Systemic psychology has come up with a nice buzzword for this: They call it a necessary new approach, the “post-heroic management”. Unfortunately, this notion can only describe the new, just like the post-modern, in a negative way: non-heroic, non-modern that is neither familiar nor old-fashioned.

LEADERSHIP AS CO-OPERATION

Since neither ideological nor nihilistic concepts lead anywhere, a thorough examination of the “individual and the genuine” (Nietzsche) is in order.6 What really happens in “leading” today? The analysis of in-depth interviews with leading managers shows that leading is not a solitary act of commanding but acting within the framework of a whole that humans create. A leading manager only exists if there are employees, and both only exist if there is a comprehensive entity, such as a business. Leading and being led both happen in shared common enterprises where people and things create a productive work environment (“business is people”).

In the framework of common enterprises, the business of “leading” initially seems to be being able to “dictate” other people.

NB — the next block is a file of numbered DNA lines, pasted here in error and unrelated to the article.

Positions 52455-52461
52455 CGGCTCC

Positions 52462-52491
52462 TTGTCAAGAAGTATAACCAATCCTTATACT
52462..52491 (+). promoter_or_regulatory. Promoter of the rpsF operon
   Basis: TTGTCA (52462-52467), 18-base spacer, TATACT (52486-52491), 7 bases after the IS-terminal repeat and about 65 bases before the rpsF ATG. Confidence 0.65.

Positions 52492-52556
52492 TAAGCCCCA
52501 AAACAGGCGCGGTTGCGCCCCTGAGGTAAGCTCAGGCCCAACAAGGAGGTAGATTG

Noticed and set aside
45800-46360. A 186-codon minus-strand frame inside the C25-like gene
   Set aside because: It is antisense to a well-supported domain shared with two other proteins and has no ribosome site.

BLINDING “BEING-ABLE-TO-DICTATE”

The search for ideas in situations of leading quickly prompts the notion of “instrumental-rational” approach. Leaders are expected to exert themselves to emphasize and advertise the dictating character of their doing; as if calling the shots and control were the only things that matter. In this notion the images of the “captain on the boat-bridge” or “pilot in the cockpit”, which imply speed, height, direction and so on, are evoked. .

The leading manager is the pilot.

The captain sets direction, speed and destination.

Leading means providing the direction.

Leading means showing how things work.

The task of implementing one’s own corporate mandate then means to make one’s own will the will of the others. This requires manipulative tricks:

Making someone think that my idea was theirs, selling things, that is what leading is all about.”

I must succeed in making my own will the will of the others.”

Leading often means making people do things against their own notions.”

SHUTTING “BEING LED” OUT

The appealing hope of being able to make forces and resistance by “the others” disappear with tricks or pressure is accompanied by a not-so-obvious feature of leadership today: The leader forgets that she or he is also always being led. Being led appears as an embarrassing weakness, indicating a breakdown of one’s power and sense of perfection where one’s own actions and decisions are being dictated by others, others who are “above”, “next to” and “under” the leading manager. “Leaders” are often less aware of their imprinting through biographical or societal mandates, conditions and expectations. By forgetting their own “humanness” and finiteness, they tend to overburden themselves as autonomous super humans which often leads to emotional exhaustions, burnout, and even to mental illness.